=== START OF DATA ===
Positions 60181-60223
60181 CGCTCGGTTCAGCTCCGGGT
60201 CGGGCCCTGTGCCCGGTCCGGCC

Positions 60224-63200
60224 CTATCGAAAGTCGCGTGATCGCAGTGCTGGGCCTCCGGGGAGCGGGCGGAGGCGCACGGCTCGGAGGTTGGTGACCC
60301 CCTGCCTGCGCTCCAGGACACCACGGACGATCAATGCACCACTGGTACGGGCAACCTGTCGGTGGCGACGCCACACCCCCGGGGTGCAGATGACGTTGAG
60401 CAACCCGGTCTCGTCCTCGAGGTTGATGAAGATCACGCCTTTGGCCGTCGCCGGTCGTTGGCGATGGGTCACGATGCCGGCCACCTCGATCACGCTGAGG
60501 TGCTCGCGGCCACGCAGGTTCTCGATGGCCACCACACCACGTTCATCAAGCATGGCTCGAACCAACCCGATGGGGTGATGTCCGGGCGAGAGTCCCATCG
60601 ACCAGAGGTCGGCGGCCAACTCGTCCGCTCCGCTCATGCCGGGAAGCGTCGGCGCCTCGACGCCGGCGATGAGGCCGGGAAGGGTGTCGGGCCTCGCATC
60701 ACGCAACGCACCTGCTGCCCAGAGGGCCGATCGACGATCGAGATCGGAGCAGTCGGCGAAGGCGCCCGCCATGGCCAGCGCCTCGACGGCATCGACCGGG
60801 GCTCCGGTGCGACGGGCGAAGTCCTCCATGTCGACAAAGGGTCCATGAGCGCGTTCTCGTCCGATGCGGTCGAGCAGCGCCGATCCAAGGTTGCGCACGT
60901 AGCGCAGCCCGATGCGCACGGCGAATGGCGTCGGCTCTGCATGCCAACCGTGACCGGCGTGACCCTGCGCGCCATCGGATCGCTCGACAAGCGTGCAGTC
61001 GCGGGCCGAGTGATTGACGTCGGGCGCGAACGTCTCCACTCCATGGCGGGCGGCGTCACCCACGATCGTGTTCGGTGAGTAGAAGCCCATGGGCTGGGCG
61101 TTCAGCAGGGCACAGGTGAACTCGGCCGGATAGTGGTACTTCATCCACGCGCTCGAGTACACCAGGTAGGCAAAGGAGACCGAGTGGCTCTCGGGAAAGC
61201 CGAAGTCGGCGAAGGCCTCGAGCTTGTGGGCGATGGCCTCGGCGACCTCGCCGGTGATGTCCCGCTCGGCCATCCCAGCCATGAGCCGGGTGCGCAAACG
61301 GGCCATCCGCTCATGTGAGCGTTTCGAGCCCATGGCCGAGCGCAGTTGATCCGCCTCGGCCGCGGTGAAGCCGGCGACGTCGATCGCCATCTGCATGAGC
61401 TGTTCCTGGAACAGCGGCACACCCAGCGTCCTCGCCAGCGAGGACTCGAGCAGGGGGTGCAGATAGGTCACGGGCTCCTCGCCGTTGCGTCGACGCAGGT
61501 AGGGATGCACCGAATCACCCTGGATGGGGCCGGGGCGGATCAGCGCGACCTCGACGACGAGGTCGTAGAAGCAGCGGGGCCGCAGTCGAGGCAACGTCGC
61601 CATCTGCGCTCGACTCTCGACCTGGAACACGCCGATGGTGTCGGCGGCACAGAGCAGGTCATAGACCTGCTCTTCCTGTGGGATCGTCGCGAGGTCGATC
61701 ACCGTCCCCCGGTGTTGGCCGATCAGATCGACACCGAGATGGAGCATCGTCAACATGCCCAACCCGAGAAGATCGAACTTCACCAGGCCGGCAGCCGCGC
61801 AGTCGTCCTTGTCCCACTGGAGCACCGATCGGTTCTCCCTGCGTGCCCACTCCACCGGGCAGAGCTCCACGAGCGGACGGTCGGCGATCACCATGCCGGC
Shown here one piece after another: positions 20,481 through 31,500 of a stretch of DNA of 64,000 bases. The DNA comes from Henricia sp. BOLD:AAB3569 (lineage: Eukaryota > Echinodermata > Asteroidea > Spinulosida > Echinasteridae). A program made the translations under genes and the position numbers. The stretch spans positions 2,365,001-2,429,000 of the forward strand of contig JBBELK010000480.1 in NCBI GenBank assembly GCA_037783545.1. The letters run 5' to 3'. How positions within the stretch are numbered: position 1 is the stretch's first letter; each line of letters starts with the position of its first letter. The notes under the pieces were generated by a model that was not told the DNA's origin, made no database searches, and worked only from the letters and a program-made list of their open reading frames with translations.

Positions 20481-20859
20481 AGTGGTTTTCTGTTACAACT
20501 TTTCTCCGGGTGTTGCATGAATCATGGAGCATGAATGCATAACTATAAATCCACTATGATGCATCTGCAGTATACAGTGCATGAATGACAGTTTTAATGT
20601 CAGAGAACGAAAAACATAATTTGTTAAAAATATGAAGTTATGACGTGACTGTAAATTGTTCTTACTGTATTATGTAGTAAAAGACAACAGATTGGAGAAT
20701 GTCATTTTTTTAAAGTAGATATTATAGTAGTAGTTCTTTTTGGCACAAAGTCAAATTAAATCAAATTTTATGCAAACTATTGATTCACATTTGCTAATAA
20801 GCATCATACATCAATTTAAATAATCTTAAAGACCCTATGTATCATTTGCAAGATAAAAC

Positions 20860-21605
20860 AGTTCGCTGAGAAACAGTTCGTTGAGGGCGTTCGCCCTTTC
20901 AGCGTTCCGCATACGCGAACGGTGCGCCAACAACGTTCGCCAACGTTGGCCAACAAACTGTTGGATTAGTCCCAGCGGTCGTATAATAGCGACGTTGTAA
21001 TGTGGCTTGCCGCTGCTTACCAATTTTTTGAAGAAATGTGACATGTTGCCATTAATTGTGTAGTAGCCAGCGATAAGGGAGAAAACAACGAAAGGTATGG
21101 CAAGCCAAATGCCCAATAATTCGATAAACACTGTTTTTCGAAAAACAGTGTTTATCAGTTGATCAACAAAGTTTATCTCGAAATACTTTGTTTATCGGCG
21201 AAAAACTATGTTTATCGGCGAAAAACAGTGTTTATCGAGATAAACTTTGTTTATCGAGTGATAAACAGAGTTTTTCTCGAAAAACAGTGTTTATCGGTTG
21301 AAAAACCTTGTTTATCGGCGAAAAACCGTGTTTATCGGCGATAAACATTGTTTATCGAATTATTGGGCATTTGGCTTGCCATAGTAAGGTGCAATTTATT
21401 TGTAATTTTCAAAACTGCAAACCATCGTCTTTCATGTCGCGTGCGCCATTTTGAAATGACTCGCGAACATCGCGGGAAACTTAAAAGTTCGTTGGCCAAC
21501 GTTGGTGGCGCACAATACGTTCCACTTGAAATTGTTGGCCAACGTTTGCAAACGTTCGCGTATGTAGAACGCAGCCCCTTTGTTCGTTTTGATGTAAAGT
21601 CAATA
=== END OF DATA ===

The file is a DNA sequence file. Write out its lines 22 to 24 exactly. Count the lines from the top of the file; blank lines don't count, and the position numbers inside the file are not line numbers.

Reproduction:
Shown here one piece after another: positions 20,481 through 31,500 of a stretch of DNA of 64,000 bases. The DNA comes from Henricia sp. BOLD:AAB3569 (lineage: Eukaryota > Echinodermata > Asteroidea > Spinulosida > Echinasteridae). A program made the translations under genes and the position numbers. The stretch spans positions 2,365,001-2,429,000 of the forward strand of contig JBBELK010000480.1 in NCBI GenBank assembly GCA_037783545.1. The letters run 5' to 3'. How positions within the stretch are numbered: position 1 is the stretch's first letter; each line of letters starts with the position of its first letter. The notes under the pieces were generated by a model that was not told the DNA's origin, made no database searches, and worked only from the letters and a program-made list of their open reading frames with translations.

Positions 20481-20859
20481 AGTGGTTTTCTGTTACAACT